In chapter 10 of The Demon-Haunted World Carl Sagan talks about invisible dragons. Suppose a friend told you there was a dragon living in his garage. When you stop by to check it out, you learn that it is not only invisible, but it floats in the air, spouts invisible and heatless flames, and has no physical body. It is totally non-detectable, yet your friend assures you he is certain it exists. You would doubtless conclude that in the absence of any evidence whatsoever for its reality that this dragon exists only in your friend’s mind. Sagan talks about other possibilities – what if many otherwise reasonable people also claim to be hosting invisible dragons? What if there is some sort of evidence, a careless claw print or a burnt finger from momentarily hot dragon breath?
Of course the invisible dragon is just a silly example of a belief held in the absence of evidence (though I’m sure that somewhere out there you’ll find at least a few invisible dragon believers). Sagan discusses under what circumstances you might accept your friend’s contention, and how you might otherwise interpret the situation, but he is never harsh or cruel in talking about such people. The same is true of the many real-life examples of pseudoscience and myths, and even of hoaxes and of what I would call pure bunk. Sagan applies the warm light of reason, while recognizing that for many reasons, people often do wish for and believe in things for which there is no objective evidence. He does not ridicule believers, but he argues compellingly for the greater utility of the evidence-based approach we have come to call science (the book’s subtitle is “science as a candle in the dark”).
Carl Sagan died eleven years ago today. He was a scientist, an atheist, a humanist, a fine writer, and a great popularizer of science. Although some fellow scientists may have dismissed him as a relative light weight, as a mere popularizer (in spite of significant research results and many scientific publications throughout his career), I believe he was one of the most important scientists of the twentieth century because he was one of the few who made an effort to communicate science to everyone, and to do it so well and so entertainingly. The universe is tough to understand, and technology can be even harder, but we need to try to understand what is really going on – every one of us. We live in a world of physical laws, surrounded by a growing array of technology and its many side effects. We don’t all need to be scientists, but we all need to be able to evaluate evidence to form opinions and make all sorts of decisions that affect our own lives and contribute their effects to the world around us, to separate the pseudo from the science.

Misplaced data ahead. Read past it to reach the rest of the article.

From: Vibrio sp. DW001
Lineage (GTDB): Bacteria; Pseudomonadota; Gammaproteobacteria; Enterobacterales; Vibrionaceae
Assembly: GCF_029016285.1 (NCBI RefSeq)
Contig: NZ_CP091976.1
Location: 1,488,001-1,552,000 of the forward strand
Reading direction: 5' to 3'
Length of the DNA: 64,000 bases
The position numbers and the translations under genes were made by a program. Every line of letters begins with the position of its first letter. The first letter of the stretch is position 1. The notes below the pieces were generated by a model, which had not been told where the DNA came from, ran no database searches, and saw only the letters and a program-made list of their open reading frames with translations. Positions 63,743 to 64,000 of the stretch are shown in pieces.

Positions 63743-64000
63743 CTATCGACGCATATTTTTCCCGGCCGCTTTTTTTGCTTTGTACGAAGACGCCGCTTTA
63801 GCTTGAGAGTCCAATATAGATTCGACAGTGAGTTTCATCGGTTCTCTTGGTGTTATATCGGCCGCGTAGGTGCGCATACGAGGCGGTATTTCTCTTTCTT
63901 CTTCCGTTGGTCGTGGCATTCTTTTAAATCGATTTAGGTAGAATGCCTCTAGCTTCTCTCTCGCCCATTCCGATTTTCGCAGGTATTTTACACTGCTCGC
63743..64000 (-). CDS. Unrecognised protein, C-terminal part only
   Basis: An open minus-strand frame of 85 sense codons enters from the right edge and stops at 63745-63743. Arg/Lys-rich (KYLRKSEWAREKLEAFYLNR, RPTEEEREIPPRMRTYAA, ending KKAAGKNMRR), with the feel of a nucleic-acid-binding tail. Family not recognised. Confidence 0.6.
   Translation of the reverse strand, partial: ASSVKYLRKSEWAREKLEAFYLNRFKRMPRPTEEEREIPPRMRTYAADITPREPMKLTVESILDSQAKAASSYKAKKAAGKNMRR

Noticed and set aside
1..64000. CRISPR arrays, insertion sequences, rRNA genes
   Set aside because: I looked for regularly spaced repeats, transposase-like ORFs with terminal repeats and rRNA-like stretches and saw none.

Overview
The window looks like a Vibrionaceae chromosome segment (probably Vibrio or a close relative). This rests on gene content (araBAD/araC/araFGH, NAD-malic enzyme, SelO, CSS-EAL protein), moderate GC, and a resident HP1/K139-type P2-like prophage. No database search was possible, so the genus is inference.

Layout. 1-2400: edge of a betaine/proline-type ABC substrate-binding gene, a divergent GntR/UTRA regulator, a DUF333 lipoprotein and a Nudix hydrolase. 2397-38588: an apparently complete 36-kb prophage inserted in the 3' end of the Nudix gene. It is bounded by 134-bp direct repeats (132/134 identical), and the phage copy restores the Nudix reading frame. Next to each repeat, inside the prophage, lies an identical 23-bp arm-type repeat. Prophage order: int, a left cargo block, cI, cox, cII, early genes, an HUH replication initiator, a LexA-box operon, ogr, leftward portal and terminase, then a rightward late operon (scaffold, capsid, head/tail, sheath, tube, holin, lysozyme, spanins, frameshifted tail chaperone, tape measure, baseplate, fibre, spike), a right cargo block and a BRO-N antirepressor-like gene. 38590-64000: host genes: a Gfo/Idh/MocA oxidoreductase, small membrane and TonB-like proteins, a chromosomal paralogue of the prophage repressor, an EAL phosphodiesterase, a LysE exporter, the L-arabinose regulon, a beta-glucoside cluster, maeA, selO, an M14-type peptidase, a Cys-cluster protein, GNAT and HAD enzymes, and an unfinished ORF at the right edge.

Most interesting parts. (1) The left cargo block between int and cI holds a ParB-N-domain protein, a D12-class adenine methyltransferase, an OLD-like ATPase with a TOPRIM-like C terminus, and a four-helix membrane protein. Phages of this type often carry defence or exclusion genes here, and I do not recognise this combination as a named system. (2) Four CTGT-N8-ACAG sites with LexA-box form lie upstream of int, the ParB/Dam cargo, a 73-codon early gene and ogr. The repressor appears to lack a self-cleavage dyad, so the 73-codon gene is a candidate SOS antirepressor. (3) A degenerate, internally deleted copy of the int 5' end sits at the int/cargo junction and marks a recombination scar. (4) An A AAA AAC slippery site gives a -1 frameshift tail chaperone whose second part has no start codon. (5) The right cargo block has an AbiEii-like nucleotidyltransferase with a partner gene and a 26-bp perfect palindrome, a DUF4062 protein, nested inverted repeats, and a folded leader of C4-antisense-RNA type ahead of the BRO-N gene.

Sagan himself was not totally immune from belief and wishful thinking – for example, he wanted very much to believe that the universe is teeming with life. Maybe it is – but the evidence is just not in yet. We are still looking for it, with rovers rolling around on Mars and with arrays of radio antennas listening for signals from the stars. I’m sure Sagan would be happy about all that, anxious to hear some good news, to see real evidence of life beyond the Earth. But Carl Sagan was satisfied with the universe as it really was and is, with the natural richness of its physics and biology, and with the human-made richness of our cultures, societies, and relationships. Within those realms I know I too can find all the spirituality I will ever need, and I’m grateful that Carl Sagan was here to help me (and so many others) to see and appreciate the wonder of all that really is.
This blog post is one of many written today in memory of Carl Sagan on the eleventh anniversary of his death. Many of these posts are really wonderful and well worth reading, including a warm message from Carl Sagan's wife, Ann Druyan.